I lay on an 18-inch wide lower bunk, in the four-person train cabin. The bottom of Mare’s bunk lies within arm’s reach above me. A young Russian man climbs up and into the top bunk about 18-inches across our aisle. He does not say a word. A business man hangs his sport jacket and looks at me. “Hello.” Then he points to my bench, points to his, and flips down a two-foot mattress to cover it. “Speciba,” (butchered Russian for “Thank You”). We enjoy the best sleep of the trip. A cup of tea in the morning, along with a box of snacks is served. Pull the top from a tin can, and eat what we shall eternally refer to as cat food.
A taxi driver speaks English (nonstop) and whisks us from the Moscow train platform for the drive to our hostel. “Communism was a much better system. I worked two-weeks, then off two-weeks for holiday with family. Now, I work 12-hours a day with no days off. Things were cheaper. Moscow too expensive now.” We later find that he scammed us 3x the normal fare. Perhaps that will give him an extra day off.
During our walk to the Kremlin, we dodge many of the 15+ million population, half of them seemingly smoking cigarettes. The Kremlin and Red Square are closed. Apparently Putin is in conference, as evidenced by a massive presence of soldiers, guards and police. Still, we are allowed access to St. Basil’s Cathedral, which dominates the landscape of many domes and towers.
We find the Bolshoi Theatre, where a woman breaks into a beautiful song right there on the sidewalk. No doubt, a former performer. Her two companions clap, “Bravo!” We join in the clapping. They talk at us, but we cannot understand a word. However, that outburst proves to be the single display of emotion that we will witness during our entire 3 days in Moscow. Everyone’s facial expression appears morose. What lingers under that veneer?
Onward, to the magnificent Cathedral of Christ the Saviour. This church sits on the site of the original, built 300 years ago to commemorate Russia’s victory over Napoleon. Leveled under the Stalin regime, and converted into the World’s largest swimming pool, the Cathedral was resurrected in 1997, to mixed reviews from the locals.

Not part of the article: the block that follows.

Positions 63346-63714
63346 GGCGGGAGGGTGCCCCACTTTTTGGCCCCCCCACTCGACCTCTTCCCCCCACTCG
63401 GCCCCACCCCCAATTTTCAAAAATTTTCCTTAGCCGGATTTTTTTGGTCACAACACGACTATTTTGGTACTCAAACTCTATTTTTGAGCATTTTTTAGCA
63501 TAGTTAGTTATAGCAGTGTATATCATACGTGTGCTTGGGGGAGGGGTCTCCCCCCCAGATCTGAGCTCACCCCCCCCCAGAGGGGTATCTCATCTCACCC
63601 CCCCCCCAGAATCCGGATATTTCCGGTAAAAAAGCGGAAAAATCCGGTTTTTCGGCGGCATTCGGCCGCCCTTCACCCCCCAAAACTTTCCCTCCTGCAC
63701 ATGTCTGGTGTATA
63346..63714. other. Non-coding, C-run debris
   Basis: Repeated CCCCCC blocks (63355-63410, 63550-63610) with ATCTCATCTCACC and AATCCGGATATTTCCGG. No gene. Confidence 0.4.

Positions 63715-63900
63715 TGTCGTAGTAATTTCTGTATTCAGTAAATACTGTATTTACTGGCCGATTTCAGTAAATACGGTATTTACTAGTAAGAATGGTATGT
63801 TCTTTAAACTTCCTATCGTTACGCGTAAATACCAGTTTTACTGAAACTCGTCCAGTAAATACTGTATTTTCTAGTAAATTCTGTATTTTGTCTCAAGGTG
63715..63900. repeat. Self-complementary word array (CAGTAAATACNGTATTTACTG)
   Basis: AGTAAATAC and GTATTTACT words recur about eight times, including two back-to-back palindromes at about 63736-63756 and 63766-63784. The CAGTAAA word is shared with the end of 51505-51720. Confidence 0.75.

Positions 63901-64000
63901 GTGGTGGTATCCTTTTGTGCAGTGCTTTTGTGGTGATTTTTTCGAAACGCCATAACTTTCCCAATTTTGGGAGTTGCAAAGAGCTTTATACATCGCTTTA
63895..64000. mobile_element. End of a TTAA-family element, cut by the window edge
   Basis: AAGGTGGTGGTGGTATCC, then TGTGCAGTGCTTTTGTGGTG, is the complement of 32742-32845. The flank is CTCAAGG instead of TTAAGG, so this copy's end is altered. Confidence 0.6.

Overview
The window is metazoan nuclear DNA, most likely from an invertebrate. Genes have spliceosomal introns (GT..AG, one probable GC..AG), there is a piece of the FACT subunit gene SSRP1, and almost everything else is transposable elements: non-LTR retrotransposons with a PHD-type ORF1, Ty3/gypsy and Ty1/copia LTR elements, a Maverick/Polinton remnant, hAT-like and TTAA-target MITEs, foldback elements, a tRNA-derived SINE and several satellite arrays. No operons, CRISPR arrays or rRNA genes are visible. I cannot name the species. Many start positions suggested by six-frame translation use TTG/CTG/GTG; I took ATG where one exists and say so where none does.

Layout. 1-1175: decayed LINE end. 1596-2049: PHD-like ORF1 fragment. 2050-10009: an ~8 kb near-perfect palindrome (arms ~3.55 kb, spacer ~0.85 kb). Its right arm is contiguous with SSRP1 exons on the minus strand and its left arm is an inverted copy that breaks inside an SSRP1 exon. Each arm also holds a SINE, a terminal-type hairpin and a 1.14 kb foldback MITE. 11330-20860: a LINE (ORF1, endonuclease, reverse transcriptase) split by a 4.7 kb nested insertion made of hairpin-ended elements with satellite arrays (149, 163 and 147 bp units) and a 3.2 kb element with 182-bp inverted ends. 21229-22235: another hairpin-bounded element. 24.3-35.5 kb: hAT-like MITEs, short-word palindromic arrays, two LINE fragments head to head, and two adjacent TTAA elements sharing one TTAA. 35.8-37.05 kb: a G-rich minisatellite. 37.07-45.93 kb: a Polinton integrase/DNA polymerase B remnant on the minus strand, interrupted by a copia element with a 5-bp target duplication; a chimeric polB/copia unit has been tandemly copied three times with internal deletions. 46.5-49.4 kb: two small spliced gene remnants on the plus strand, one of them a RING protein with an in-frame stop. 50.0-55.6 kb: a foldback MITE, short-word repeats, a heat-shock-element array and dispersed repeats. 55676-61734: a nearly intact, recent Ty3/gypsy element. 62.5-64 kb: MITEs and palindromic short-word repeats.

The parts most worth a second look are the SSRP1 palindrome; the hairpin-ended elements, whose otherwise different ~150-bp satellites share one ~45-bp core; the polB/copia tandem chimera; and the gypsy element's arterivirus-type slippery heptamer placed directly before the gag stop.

Finally, we rest at a street side Italian café, for drinks and people watching, not to mention tasty pizza.
After Nescafe at the hostel in the morning, Mare inquires about taking the Metro beyond our city map. It would require three station changes with signs that may as well be written in Chinese. So, we opt for a taxi to the Novodevichy Convent and cemetery. Actually, it is a sculpture garden, where elaborate busts, scenes, sea nymphs, angels, and full-figured statues of the dead adorn the bones buried below. Although we visit the graves of Chekov, Stalin’s second wife, and Yeltsin, the most ornate headstones adorn the “regular folks.”
A long street-hike back takes us along the Moscow River, across from Gorky Park, where we dodge bicyclists and roller-bladers. Worthy of one more sit, we dine on artichoke, olive and ham pizza at our favorite Italian Café before settling in to our hostel with a bottle of wine, looking out over Moscow for this final night.
The next day, we again walk to the Kremlin, (closed) and sit at yet another café, awaiting our taxi to the train station for a 48-hour ride to Novosibirisk. Even the taxi driver is confused as to which of the nine train stations we need to find, but we eventually figure it out.
In truth, we have seen enough of the domes, Cathedrals, and gigantic structures of Moscow, and now look forward to 48 hours of rest on the upcoming train ride, to Siberia, Baby! SpaCiba, Abundant Universe! Ron Mitchell